By Tyler Labonte
In Monte Cristi, Dominican Republic, there is a child whose name volunteers do not know how to spell but he would not be able to spell theirs either. In a single week, he touched the group’s hearts with his outgoing spirit as they witnessed his personal growth. Just as they changed his life, he changed theirs.
This is the child Chris Brown from police foundations wants to see again on Alternative Spring Break 2014 taking place Feb. 15 – 22 in Dominican Republic, though it is not yet confirmed Brown will return to the same place. The child attends the learning centre in the Hope of a Child Orphanage run by an education-oriented NGO called Outreach 360 in Monte Cristi.
Brown was on the trip in February 2013. Activities are not planned yet but he said last year he used arts and crafts to teach the children English words.
They would use the same method to express and remember the words. He also said he was impressed by what they remembered at the end of the week.
Despite the stigma of crime in the region, the people have much to offer as a family-based society happy even in poverty, he said.
“I have a feeling a lot of people tend to expect the worst,” he said. “I had a stigma towards them because I thought it was a dangerous area I was going to but found out I was wrong.”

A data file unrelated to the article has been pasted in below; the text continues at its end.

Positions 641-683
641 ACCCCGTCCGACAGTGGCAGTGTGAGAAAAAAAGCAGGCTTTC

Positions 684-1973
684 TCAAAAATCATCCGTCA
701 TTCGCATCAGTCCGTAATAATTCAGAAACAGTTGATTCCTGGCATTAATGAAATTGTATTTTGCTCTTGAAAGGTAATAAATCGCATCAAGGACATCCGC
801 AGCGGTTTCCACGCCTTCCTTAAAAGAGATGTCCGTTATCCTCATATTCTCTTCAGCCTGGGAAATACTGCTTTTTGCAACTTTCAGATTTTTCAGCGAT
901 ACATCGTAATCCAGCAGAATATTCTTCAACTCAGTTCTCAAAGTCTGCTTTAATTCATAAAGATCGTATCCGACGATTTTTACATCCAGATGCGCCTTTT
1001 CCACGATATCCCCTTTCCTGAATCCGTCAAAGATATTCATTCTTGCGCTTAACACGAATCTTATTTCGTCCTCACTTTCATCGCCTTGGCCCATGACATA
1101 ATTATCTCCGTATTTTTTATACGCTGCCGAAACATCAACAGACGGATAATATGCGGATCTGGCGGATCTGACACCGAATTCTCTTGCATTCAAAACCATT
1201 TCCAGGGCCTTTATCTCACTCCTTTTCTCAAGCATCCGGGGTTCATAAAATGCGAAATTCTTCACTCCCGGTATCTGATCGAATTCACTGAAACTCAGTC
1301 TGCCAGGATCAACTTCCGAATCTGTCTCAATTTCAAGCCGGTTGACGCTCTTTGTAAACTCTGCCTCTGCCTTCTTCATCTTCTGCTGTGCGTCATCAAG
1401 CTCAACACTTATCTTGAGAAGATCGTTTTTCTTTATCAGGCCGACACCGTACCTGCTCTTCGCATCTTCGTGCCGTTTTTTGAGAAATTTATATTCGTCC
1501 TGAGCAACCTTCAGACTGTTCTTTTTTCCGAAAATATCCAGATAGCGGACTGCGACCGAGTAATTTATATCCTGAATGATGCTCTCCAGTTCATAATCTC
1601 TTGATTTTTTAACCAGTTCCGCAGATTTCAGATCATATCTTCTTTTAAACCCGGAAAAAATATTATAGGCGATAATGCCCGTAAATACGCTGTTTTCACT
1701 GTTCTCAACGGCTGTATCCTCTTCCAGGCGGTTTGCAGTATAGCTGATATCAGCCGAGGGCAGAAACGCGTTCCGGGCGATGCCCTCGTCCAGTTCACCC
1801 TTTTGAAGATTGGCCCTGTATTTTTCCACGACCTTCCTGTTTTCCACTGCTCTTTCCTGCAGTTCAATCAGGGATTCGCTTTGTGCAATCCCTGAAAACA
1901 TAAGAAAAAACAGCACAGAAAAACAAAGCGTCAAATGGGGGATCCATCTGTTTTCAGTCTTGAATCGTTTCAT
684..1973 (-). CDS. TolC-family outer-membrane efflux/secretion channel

The Algonquin SA and Residence Life did most of the coordination, though Student Affairs and Orientation was initially involved. Algonquin students took part in the six-month process of planning and fundraising for the trip, said Michael Kokich, SA outreach coordinator, who is one of the organizers and is going for the first time.
“You may have never travelled internationally before or volunteered before and this is a great time for those students to combine all of those elements together,” he said.
Katie Perro, an medical radiation technology student on the trip, is optimistic about her first chance she will get to go on a trip like this. She said she is very confident in the group and the trip itself.
“I expect to see a lot of happy kids who really appreciate whatever they have,” she said, “and for them to learn from us and us to learn from them. I expect to see a lot of poverty… and that’s going to be hard but I know it’s going to be so much more positive than negative.”
Lisa Gerrard of police foundations is the first and only Algonquin professor to attend Alternative Spring Break. She said she always wanted to travel abroad and help youth at risk.
She also said the goals of the trip line up with those of courses she teaches, such as sociology, which encourage volunteer service.
“I know that a lot of kids growing up in impoverished communities don’t have a lot of choices and opportunities,” she said. “I teach this, so now I’m going to see it first-hand but also be part of something that’s trying to change that.”